There’s more to this than just Zuma, Dr Khoza

2017-08-27 06:00
Makhosi Khoza. (Jan Gerber, News24)

Makhosi Khoza. (Jan Gerber, News24)

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Dear Dr Makhosi Khoza

I’m a fan of yours, although on some days I think I’m a bigger fan of your hair.

With all these cameras and microphones following you around, would you care to comment on more than just President Jacob Zuma and the ANC? We, meaning the media, have centred President Zuma in our programming and the lives of our audiences. For obvious reasons, of course; he is the president of the republic. But if we are being honest, many of us are kept awake at night by issues that a South African presidency sans Jacob Zuma does not resolve. Afflictions such as a cheating partner … the bastard, impossible weight loss goals … high water retention, the high cost of Nando’s chicken … chicks fronting! Or racism … can’t even buy unappetising KFC in peace while black. All of these persist whether ubaba, “uGedleee”, His Excellency, is in the highest office in the land or not.

So what is your view on the landlessness of the black majority in South Africa? What are your thoughts on the issues of racism and race relations in South Africa? You’re an economist: What shift is required to make the numbers work in favour of the marginalised in this country? I asked you this question on a talk radio station recently. You were in conversation with Azania Mosaka, as the station celebrated “iimbokodo”. Rocks. “Wathint’ abafazi, wathint’ imbokodo”. What a problematic and violent phrase. Allow me to digress for a moment.

When you strike a woman, you don’t strike a rock. You strike a human being who bleeds, hurts, who dreams, loves and deserves to not be violated physically, economically or in the many ways women are violated. Rocks don’t bleed. Rocks don’t contribute to building economies, societies and families. “Don’t be literal,” you may be thinking. Well, the fact is that the violent response to y(our) figurative strength as a rock, is literal.

The attitude is: You’re a rock aren’t you? Let’s see you deal with threats to your life and the lives of your children. Angithi you’re a rock? You can take it. Take all of it then, take the misogyny, rape, being inadequately paid. Here’s a kick in the gut for the road. Angithi you’re a rock? Then take it, take all of it!

And when you remind us that, actually, your strength is built on a deep love for country and service to people; when you cry as a result of the difficult road you’ve been on, those tears are interpreted as weakness because you/we made us believe you’re a rock. There are so many wounded rocks walking around, ashamed of their rage, of their weariness, of not having anything revolutionary to say or just being in need of therapy. This “imbokodo” notion must fall.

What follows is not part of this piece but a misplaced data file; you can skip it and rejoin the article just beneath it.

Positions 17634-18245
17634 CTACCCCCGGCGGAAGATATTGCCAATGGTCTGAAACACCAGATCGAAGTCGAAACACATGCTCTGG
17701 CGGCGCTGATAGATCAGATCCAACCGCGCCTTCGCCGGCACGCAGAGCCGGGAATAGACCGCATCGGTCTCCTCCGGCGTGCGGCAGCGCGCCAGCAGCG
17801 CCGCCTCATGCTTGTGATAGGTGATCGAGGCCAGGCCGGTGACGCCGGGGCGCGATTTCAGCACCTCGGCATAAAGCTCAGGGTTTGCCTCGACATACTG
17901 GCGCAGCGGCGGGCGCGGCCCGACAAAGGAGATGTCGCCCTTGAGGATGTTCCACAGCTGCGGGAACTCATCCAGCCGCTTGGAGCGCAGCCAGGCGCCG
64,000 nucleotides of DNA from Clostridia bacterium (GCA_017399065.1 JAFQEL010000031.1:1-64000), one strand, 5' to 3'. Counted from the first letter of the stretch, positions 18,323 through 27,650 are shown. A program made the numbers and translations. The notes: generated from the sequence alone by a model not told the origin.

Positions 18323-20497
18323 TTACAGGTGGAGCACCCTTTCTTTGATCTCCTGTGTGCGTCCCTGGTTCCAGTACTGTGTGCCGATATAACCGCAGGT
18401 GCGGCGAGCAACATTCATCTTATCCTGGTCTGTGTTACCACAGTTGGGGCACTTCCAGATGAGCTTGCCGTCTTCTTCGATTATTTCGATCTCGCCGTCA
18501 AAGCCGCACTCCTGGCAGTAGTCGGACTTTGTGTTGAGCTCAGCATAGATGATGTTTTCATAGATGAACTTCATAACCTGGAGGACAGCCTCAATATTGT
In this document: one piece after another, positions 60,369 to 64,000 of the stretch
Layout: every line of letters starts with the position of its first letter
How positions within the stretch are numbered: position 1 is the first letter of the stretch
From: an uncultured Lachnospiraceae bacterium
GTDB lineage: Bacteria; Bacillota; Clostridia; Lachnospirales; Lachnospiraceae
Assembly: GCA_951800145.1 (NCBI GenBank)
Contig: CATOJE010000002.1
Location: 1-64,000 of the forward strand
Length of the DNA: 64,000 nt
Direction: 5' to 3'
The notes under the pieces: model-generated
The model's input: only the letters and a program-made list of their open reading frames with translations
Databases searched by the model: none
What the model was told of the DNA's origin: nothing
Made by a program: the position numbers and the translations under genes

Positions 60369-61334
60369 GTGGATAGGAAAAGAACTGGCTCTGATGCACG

Back to my question on radio the other day. Your response on land was shaky. You fumbled and settled on expropriation with compensation after a push from Mosaka for clarity.

You said we must interrogate who sets the market-related price of land. Meaning what exactly? You then said you don’t believe in policy that will destroy the economy. Again, meaning? Maybe you would have expounded further had you had more time, or maybe you were just caught off guard?

Before Mosaka moved on to other questions, you quickly squeezed in a comment about being committed to nonracialism. In the context of a country where racism continues to dwarf the potential of black people, what does your commitment to nonracialism look like? The response was so wishy-washy I thought Mamusi My-money had swopped seats with you for a moment.

One does not need an above average IQ to comprehend that the ANC has lost its moral fibre. We know that you are targeted and judged according to a different standard as a woman ANC member. Perhaps speaking about this at every opportunity is a part of your strategy to keep us informed of developments, to ensure your safety.

By remaining top of our minds, you ensure that should anything happen to you, universe forbid, we will know why and who to suspect. But what if you also used the spotlight you currently occupy to present your ideas on other sore points? This may mean less applause and #MakhosiKhoza getting bumped off the trending list, but we’ll at least know that you aren’t just another Zuma Must Fall-type of public figure. You would show us that you’re a thought leader who appreciates that while President Zuma is a monumental headache to the nation, he is not the end all and be all of what is wrong with our beloved country.

Nkambule is a wine-drinking, shade-throwing, cricket-loving Talk radio presenter on Power 98.7 in an abusive relationship with Kaizer Chiefs, intrigued by all things diversity, gender and queer


Do you think Makhosi Khoza should talk about issues other than the ANC and President Jacob Zuma?

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Read more on:    jacob zuma  |  makhosi khoza

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